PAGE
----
hypothecate 1 [hahy- poth-i-keyt, hi-] Word Origin verb (used with object), hy·poth·e·cat·ed, hy·poth·e·cat·ing. to pledge to a creditor as security without delivering over; mortgage. to put in pledge by delivery, as stocks given as security for a loan. Origin of hypothecate 1 1675–85;
Medieval Latin hypothēcātus,
past participle of
-ate 1 Related forms hy·poth·e·ca·tion, noun hy·poth·e·ca·tor, noun
Based on the Random House Unabridged Dictionary, © Random House, Inc. 2018
British Dictionary definitions for hypothecator (tr) law to pledge (personal property or a ship) as security for a debt without transferring possession or title to allocate the revenue raised by a tax for a specified purpose See also bottomry Derived Forms hypothecation, noun hypothecator, noun Word Origin for hypothecate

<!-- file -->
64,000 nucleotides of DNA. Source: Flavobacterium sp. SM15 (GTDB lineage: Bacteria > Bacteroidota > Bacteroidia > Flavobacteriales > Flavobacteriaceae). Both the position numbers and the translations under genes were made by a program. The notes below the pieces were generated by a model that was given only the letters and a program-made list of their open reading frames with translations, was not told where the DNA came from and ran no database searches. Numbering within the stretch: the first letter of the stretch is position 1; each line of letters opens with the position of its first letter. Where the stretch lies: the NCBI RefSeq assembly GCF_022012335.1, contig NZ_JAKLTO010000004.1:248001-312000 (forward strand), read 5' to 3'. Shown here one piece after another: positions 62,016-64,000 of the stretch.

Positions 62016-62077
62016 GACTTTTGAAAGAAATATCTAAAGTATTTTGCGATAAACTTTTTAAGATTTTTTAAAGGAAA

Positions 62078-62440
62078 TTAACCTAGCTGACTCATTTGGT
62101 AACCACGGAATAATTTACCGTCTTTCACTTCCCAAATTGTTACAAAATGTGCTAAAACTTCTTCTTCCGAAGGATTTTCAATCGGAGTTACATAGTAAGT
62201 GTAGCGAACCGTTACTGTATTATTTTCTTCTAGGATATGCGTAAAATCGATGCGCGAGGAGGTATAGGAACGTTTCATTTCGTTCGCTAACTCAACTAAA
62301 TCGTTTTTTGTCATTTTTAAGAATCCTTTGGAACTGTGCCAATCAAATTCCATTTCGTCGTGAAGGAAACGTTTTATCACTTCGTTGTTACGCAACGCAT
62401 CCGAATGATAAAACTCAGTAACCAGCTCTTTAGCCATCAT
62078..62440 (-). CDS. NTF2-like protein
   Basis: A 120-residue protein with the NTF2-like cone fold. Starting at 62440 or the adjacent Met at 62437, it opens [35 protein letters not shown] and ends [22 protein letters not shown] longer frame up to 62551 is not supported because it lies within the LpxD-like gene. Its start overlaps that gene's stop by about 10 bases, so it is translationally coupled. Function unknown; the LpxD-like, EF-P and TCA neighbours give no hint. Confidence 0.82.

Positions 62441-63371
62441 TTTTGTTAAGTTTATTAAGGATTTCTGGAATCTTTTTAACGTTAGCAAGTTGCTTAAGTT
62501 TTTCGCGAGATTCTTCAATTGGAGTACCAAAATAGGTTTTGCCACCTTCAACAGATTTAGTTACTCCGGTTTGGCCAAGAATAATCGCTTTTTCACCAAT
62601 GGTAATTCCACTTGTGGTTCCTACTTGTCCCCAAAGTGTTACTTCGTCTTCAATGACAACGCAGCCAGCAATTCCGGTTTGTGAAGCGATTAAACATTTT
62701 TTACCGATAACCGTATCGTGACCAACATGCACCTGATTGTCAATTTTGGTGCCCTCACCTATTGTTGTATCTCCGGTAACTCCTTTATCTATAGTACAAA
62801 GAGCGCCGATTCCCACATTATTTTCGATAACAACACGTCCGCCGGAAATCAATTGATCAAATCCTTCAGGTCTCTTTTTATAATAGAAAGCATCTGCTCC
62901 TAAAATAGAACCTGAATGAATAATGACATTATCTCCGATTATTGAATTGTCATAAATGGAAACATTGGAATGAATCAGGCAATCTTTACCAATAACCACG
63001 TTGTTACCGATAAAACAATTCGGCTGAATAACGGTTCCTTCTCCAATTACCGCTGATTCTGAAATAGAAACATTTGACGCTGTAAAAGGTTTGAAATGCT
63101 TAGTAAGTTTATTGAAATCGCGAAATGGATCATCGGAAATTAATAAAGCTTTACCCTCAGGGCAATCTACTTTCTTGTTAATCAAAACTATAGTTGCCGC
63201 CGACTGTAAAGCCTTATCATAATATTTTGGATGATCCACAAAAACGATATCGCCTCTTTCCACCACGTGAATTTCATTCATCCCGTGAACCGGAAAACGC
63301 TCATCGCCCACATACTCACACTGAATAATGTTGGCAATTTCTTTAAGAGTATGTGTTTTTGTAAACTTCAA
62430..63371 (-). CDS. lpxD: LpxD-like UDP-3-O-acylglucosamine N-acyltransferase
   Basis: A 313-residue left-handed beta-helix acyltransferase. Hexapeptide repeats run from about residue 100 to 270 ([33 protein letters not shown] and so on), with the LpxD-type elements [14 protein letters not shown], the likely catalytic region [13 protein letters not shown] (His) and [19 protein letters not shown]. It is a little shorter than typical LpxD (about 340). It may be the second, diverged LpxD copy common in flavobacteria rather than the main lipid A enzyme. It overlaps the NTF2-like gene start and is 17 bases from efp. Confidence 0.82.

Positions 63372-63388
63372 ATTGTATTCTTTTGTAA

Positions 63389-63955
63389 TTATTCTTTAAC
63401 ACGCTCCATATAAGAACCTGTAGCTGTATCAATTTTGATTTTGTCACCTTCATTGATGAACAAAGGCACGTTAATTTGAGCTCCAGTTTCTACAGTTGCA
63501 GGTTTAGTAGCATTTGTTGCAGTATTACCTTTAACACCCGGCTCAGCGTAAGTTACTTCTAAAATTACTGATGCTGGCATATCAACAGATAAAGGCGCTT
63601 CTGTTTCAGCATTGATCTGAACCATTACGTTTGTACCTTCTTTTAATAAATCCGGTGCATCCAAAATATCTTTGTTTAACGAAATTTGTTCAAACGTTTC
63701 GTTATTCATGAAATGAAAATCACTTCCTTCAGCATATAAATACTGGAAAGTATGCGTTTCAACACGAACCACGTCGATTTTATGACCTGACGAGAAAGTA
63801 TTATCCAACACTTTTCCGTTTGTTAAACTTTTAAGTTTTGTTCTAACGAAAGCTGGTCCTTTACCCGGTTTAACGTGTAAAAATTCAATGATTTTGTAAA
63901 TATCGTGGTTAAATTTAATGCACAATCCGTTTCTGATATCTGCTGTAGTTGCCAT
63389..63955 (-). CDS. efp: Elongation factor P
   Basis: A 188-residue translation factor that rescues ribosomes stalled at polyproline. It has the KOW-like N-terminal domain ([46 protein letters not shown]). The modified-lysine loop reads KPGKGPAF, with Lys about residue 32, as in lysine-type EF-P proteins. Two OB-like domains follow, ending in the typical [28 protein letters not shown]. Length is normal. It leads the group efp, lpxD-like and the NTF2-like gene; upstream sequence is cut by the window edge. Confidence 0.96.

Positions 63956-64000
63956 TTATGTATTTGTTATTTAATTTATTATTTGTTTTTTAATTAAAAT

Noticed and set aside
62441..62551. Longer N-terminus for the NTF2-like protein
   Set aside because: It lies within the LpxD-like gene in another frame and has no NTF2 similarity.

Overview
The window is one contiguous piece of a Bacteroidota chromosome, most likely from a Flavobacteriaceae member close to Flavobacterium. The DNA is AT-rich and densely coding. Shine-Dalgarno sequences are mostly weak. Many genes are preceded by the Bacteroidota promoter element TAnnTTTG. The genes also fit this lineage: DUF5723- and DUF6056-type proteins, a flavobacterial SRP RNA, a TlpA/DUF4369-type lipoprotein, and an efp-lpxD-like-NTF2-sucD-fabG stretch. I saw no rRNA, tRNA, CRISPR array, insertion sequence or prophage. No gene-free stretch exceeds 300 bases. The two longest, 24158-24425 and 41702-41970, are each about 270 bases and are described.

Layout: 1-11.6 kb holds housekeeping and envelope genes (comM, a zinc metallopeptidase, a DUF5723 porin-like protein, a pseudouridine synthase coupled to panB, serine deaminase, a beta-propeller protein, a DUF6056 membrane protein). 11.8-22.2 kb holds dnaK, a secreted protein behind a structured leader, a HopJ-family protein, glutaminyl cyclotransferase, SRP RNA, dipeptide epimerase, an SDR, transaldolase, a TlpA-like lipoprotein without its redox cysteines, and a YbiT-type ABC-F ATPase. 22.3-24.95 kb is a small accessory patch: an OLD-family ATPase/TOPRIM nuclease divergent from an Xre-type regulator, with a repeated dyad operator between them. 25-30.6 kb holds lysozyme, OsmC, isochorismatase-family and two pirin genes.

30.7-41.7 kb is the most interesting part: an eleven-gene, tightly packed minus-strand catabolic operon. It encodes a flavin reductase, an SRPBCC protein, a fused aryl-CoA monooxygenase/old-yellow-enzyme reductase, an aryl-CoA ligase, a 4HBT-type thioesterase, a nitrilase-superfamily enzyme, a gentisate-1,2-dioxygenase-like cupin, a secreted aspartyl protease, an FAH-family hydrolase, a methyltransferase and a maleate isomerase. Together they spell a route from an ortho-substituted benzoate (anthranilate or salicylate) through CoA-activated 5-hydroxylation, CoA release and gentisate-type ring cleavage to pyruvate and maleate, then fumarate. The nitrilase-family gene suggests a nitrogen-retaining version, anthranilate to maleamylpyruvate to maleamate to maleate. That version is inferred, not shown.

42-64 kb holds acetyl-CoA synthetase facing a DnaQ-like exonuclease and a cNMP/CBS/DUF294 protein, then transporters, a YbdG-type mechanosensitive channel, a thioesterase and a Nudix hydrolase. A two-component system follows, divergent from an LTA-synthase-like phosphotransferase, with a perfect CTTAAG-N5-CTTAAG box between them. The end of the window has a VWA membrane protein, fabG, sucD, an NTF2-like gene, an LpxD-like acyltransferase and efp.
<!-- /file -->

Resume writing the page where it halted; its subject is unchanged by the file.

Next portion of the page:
hypothēcātus, past participle of hypothēcāre; see hypothec, -ate 1
Collins English Dictionary - Complete & Unabridged 2012 Digital Edition
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Word Origin and History for hypothecator v.
hypothecat-, past participle stem of Medieval Latin hypothecare, from Late Latin hypotheca, from Greek hypotheke "a deposit, pledge, mortgage," from hypo- "down" + tithenai "to put, place" (see theme). Related: Hypothecated; hypothecating; hypothecation.
Online Etymology Dictionary, © 2010 Douglas Harper